Letter: Standards set for psychotherapists

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Sir: Your leading article 'Remembering sexual abuse in childhood' (25 May) is wrong when it states that the profession of psychotherapy does not have a register and that it lacks control over training. The United Kingdom Council for Psychotherapy celebrated the launch of the first National Register of Psychotherapists on 20 May at the House of Lords, in the presence of the Parliamentary Under-Secretary of State for Health, Tim Yeo.

The register embraces all forms of psychotherapy. The member organisations have to demonstrate that their trainings are up to at least the UKCP minimum standards: entry to training is at graduate level; the content and duration of training is roughly equivalent to a masters degree; during training, trainees are required to have supervision appropriate to the form of therapy which they practise; every training must show that its trainees become aware of, and learn to manage, their own personal contribution to the psychotherapy which they will practise.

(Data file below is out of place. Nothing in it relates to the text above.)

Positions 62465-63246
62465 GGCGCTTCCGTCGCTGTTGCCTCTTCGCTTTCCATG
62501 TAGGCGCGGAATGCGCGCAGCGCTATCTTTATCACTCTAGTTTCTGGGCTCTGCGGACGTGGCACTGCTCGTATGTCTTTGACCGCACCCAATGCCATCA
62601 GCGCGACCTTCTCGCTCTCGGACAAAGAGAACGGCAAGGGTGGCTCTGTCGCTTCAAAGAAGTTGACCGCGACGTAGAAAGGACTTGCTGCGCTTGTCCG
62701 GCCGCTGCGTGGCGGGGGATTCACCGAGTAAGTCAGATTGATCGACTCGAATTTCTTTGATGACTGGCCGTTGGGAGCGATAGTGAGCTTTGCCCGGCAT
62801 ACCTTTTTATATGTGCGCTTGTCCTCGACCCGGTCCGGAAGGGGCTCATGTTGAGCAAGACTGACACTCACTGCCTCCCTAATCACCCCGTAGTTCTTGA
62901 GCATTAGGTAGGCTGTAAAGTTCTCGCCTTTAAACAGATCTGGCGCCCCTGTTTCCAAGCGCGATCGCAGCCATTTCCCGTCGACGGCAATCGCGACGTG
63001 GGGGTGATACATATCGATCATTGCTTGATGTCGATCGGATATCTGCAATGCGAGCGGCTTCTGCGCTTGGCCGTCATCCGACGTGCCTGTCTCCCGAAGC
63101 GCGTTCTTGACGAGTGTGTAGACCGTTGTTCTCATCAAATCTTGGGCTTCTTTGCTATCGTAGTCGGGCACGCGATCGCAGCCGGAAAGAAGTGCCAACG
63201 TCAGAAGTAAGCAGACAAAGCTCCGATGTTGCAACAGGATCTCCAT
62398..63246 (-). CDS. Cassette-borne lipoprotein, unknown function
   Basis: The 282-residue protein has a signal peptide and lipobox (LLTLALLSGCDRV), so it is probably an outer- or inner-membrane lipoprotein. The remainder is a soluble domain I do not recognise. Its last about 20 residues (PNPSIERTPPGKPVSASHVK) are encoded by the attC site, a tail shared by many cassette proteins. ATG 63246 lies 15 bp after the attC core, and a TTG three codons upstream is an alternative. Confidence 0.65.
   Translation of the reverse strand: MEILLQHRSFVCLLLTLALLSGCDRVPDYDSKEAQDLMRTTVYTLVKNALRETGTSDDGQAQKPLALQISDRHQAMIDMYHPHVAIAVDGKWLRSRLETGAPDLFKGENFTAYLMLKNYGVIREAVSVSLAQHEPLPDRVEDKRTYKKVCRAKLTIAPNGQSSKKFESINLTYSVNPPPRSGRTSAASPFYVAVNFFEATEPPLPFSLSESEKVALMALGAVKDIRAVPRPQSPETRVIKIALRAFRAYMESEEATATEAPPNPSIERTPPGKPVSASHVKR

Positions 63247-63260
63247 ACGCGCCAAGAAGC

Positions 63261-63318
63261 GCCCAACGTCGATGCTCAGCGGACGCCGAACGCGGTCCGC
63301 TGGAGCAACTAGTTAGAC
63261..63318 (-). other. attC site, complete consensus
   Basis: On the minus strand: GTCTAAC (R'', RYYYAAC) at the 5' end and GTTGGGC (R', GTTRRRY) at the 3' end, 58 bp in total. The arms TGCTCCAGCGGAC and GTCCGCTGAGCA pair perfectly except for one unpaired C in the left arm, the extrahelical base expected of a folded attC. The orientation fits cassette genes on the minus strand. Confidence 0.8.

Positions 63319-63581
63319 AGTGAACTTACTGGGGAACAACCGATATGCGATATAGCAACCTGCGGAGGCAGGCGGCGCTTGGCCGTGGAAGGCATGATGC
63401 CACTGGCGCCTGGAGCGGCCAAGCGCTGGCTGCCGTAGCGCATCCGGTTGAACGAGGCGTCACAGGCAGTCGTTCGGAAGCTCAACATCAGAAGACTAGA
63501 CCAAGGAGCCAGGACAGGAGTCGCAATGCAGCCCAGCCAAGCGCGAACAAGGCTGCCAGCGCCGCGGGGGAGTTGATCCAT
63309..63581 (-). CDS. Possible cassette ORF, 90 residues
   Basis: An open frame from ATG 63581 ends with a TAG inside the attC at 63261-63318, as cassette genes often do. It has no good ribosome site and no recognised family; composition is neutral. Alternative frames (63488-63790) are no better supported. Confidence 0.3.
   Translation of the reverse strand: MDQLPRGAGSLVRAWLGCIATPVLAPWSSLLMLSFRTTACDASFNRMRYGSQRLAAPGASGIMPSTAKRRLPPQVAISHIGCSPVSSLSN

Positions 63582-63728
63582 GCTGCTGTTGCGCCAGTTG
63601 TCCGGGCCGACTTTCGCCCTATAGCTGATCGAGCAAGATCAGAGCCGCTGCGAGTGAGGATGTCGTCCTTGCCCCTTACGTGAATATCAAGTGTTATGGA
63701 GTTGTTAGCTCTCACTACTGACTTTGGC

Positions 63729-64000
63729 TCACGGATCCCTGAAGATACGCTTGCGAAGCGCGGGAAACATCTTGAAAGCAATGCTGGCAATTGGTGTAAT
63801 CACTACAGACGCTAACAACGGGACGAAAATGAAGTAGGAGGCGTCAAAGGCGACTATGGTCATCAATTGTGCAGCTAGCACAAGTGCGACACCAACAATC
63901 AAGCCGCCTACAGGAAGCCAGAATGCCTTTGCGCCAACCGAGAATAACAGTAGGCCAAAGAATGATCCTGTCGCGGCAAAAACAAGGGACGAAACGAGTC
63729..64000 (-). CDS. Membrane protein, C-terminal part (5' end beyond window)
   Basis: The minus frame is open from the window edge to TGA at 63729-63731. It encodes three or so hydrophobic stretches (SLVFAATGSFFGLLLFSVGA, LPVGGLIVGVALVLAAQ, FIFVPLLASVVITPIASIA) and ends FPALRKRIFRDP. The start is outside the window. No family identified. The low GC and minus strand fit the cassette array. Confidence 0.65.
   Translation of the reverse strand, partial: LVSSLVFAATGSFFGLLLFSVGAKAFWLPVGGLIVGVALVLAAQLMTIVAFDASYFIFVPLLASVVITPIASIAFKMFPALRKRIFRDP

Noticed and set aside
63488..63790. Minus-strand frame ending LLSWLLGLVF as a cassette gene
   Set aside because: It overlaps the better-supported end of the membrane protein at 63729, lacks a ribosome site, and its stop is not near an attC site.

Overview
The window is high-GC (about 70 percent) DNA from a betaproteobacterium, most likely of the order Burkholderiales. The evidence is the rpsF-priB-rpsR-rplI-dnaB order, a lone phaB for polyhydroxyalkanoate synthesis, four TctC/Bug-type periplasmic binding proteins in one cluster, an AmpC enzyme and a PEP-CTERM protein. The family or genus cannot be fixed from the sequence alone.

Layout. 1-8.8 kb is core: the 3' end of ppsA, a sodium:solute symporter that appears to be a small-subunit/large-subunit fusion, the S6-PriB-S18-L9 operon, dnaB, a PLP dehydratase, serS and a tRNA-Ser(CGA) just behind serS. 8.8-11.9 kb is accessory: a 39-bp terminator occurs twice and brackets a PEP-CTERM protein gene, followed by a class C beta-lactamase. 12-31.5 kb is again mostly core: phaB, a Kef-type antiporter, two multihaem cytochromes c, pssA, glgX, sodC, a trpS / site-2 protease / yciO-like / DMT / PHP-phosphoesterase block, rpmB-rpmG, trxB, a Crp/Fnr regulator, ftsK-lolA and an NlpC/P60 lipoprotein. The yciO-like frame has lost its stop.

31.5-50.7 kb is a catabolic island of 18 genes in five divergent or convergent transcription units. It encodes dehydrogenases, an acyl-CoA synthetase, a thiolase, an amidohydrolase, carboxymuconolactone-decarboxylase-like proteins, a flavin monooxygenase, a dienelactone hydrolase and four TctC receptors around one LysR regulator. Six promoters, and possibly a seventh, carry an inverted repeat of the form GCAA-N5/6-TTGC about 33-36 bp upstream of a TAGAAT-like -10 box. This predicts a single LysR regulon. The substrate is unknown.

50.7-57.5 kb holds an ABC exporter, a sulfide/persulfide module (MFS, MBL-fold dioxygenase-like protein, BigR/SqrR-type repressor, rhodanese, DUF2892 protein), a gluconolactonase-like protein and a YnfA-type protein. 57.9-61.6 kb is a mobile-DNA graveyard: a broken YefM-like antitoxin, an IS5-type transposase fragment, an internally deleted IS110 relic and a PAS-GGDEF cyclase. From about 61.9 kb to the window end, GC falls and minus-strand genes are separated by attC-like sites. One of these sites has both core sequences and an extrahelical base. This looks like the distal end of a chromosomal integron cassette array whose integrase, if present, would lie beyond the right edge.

For my own organisation, this means being in personal therapy at least three times a week for the duration of the training.

These minimum criteria have been agreed by more than 70 organisations throughout the UK because of their concern about the very issues you raise of inappropriate and/or harmful intervention by poorly trained or non-trained therapists.

Those seeking therapy are at their most vulnerable and need protection. Your article only helps to increase the confusion that already exists where anyone can call themselves a therapist. The public should be aware that a therapist who is listed by the UKCP Register will have completed a recognised training and will be working to a strictly regulated code of ethics which will be enforced.

Yours faithfully,



Arbours Training Programme

London, NW2

26 May

The writer is a UKCP-registered psychoanalytic psychotherapist.